Every other year, local governments desiring some of the roughly $2.7 billion that the U.S. Department of Housing and Urban Development (HUD) spends annually on homeless services must complete a task: Tell HUD how many homeless people there are to service.
The method used is inexact at best. To count the unhoused and unsheltered population—the shelters are usually full to bursting with waitlists hundreds or a thousand names long—county health or human services agencies, or nonprofits to which the task is contracted out, often resort to the simplest method of enumeration known, the one you learn in kindergarten: They (or citizen volunteers, mostly) go out with flashlights, clipboards and pencils, and literally count heads, or curled-up street sleepers, or RVs, or tents.
How many people an office manager or sales rep guesses are sleeping in an RV or a tent they’re peering at in the semi-dark becomes data. Whether the volunteer presumes two or four is up to them—I can tell you this, for I have done it twice, in 2009 and 2017, and I don’t believe my guessing skills improved much—and thus wholly arbitrary, a snap decision that can result in a variance of 100 percent. Or more. Is that just some old car, or an old car someone lives in? Is that RV the glamping vehicle for an Instagram influencer or some eccentric Burner type, or does it house the family of four who couldn’t afford the landlord’s latest offer? You don’t know and you can’t know. Yet, this is the data the federal government uses, and we arrive at neat numbers like, “500,000 homeless people in America, 8,011 homeless people in San Francisco.”
As CityLab wrote, among many homeless experts, the consensus is that the result you get when untrained volunteers make guesses in the dark is inexact and flawed and probably an under-exaggeration. Whenever you ask “how many homeless people are there,” you can take the official number and add to it by maybe a third. (Compounding the underestimation of the problem is the federal government’s restrictive definition of homeless; if you are couch-surfing on a relative’s or a friend’s couch or staying in a motel without a permanent address, you are not homeless.)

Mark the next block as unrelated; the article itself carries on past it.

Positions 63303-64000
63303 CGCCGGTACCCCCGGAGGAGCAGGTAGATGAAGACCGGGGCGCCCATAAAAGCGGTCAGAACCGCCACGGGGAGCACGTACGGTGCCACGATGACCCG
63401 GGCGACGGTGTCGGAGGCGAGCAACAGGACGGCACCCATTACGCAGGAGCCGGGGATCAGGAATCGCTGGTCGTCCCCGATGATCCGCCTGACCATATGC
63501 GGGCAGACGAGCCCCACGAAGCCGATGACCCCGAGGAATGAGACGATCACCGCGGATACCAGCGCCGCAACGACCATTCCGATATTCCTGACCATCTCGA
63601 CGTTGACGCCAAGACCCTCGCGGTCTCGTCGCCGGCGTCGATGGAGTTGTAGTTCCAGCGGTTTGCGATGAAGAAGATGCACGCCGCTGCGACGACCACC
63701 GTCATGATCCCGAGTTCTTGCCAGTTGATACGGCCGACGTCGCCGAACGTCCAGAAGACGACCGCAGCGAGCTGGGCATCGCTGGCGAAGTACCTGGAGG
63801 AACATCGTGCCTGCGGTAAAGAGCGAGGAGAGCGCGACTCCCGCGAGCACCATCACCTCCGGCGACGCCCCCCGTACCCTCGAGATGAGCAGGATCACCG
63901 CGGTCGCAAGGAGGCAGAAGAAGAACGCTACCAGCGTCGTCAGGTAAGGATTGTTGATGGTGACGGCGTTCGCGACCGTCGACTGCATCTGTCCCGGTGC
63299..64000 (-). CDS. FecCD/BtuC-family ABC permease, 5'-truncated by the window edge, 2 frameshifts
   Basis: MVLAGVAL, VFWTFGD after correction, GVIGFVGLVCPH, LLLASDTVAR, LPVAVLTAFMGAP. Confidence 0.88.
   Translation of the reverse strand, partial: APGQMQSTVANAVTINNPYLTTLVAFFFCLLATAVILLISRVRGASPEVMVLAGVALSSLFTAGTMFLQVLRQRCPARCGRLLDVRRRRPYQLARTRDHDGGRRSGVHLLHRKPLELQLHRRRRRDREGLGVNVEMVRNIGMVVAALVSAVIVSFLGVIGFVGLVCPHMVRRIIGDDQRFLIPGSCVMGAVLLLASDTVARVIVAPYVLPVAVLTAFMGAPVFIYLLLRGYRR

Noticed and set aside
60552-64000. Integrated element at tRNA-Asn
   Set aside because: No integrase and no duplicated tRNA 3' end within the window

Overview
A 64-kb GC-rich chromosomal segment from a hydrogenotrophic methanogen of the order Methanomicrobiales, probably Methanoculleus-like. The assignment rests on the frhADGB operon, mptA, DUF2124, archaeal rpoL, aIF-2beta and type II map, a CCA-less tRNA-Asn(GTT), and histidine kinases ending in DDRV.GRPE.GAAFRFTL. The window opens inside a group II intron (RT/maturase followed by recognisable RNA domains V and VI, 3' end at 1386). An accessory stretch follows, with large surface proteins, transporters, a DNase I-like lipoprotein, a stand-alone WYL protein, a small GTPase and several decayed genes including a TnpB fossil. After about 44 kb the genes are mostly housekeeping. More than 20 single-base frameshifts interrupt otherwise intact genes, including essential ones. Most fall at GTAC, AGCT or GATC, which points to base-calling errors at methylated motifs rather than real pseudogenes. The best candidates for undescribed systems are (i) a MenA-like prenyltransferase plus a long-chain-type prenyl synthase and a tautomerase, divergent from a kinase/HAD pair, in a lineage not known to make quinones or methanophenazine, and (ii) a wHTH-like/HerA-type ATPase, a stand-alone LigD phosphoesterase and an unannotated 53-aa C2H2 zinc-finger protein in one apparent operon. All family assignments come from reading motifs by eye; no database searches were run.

This is all interesting but mostly trivial, context for absorbing the results of the 2019 homeless count in the San Francisco Bay Area, America’s favorite microcosm and dystopian parable.
Anyone with eyes who has spent more than five minutes in San Francisco or Oakland was already painfully aware that the region’s homeless problem has devolved from international embarrassment to ungodly humanitarian crisis. But this is not a Bay Area thing—that is, it is a Bay Area thing, but it is also a Los Angeles thing, and an Orange County thing, and—less you fall into the easy and false snare of “coastal liberals”—a Bakersfield thing.
Tents on streets, poor people living in RVs, human misery filling in the landscape of fantastic wealth and human progress: This is California’s thing.
Unofficial 2019 Homeless counts for CA so far:
Alameda County +43%
San Jose +42%
Santa Clara County +31%
Orange County +43%
San Bernardino County +23%
Riverside County +22%
Ventura County +28%
Kern County +64%
Humboldt County +125%
Marin County -7%
San Diego County -6%
— Sam Dodge (@samueldodge) May 17, 2019